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Study Design. A cross-sectional analysis of the feeding arteries of the lumbar spine and cholesterol levels on patients with long-term nonspecific lower back pain.

Objectives. To evaluate whether occlusion of lumbar and middle sacral arteries or serum cholesterol levels are associated with lower back pain and/or with disc degeneration.

Summary of Background Data. Atherosclerosis in the wall of the abdominal aorta usually develops at the ostia of branching arteries and the bifurcation, and may obliterate orifices of lumbar and middle sacral arteries. Obstruction of these arteries causes ischemia in the lumbar spine and may result in back symptoms and disc degeneration.

Methods. MR aortography and cholesterol blood tests were performed on 51 patients with long-term lower back pain without specific findings (i.e., spinal or nerve root compression) in regular lumbar MR images. The patients ranged from 35 to 70 years of age (mean age, 56 years). Serum cholesterol and low-density lipoprotein (LDL) cholesterol levels were measured. To assess symptoms and disability NASS low back Outcome Instrument was used.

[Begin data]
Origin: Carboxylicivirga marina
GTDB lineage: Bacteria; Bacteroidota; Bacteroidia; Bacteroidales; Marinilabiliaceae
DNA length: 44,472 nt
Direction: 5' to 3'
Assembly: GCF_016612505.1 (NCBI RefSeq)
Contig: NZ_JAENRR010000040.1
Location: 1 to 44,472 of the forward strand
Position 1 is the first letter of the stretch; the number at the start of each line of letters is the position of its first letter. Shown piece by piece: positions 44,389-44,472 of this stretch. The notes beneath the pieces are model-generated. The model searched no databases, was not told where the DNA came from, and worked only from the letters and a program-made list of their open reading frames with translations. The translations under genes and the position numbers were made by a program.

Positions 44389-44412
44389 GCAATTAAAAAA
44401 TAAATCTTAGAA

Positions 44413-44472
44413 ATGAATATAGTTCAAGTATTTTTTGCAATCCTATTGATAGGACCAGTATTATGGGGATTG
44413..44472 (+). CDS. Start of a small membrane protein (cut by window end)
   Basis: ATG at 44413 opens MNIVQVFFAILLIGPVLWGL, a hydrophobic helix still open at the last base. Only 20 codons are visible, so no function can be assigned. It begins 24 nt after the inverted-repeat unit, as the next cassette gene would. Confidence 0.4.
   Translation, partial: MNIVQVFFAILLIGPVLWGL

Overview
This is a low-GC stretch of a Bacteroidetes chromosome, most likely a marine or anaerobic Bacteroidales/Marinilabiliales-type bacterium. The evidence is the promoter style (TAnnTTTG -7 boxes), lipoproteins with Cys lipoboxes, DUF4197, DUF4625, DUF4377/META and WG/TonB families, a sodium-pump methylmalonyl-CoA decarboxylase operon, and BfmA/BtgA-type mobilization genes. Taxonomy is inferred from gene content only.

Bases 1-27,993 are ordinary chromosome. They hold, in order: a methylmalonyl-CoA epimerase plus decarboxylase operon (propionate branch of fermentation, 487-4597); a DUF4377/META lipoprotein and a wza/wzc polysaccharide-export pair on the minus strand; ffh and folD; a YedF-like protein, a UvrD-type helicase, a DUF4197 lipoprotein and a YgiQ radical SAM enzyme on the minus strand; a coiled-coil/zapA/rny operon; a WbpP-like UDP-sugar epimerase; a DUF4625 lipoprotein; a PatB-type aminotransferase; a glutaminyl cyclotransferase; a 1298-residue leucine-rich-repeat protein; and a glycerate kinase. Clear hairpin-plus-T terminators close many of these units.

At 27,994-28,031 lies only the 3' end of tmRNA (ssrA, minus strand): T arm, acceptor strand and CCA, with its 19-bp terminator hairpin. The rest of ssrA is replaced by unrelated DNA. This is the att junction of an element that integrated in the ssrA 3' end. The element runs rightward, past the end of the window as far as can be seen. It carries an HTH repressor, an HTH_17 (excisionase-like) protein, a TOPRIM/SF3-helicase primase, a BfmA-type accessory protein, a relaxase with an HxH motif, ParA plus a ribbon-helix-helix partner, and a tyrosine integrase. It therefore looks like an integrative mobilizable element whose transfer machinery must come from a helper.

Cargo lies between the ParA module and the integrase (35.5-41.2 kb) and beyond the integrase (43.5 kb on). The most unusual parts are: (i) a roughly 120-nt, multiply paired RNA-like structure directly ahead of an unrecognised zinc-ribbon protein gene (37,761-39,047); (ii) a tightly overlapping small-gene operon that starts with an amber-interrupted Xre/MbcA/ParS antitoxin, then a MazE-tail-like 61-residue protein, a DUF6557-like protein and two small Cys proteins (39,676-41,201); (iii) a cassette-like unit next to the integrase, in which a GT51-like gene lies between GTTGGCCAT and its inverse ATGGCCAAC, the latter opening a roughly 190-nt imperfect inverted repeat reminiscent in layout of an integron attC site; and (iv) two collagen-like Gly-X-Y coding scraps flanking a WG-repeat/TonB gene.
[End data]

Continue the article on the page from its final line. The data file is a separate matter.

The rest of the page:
Results. Twenty-nine (78%) of 37 men and 11 (77%) of 14 women showed occluded lumbar and/or middle sacral arteries. The prevalence of occluded arteries was 2.5 times more than in subjects of corresponding age group in a Finnish necropsy material. Twenty-three (62%) men and seven (50%) women had significant disc degeneration. Disc degeneration was associated with occluded lumbar/middle sacral arteries (P = 0.035). Patients with occluded arteries or significant disc degeneration did not complain more severe symptoms than those without, whereas patients with above normal serum LDL cholesterol scored higher in neurogenic symptoms (P = 0.031) and complained more often severe pain (P = 0.049) than those with normal LDL cholesterol.

Conclusions. The study indicates that lumbar and middle sacral arteries are often occluded in patients with nonspecific long-term lower back pain. Occlusion of these arteries may also be associated with disc degeneration.

(C) 2004 Lippincott Williams & Wilkins, Inc.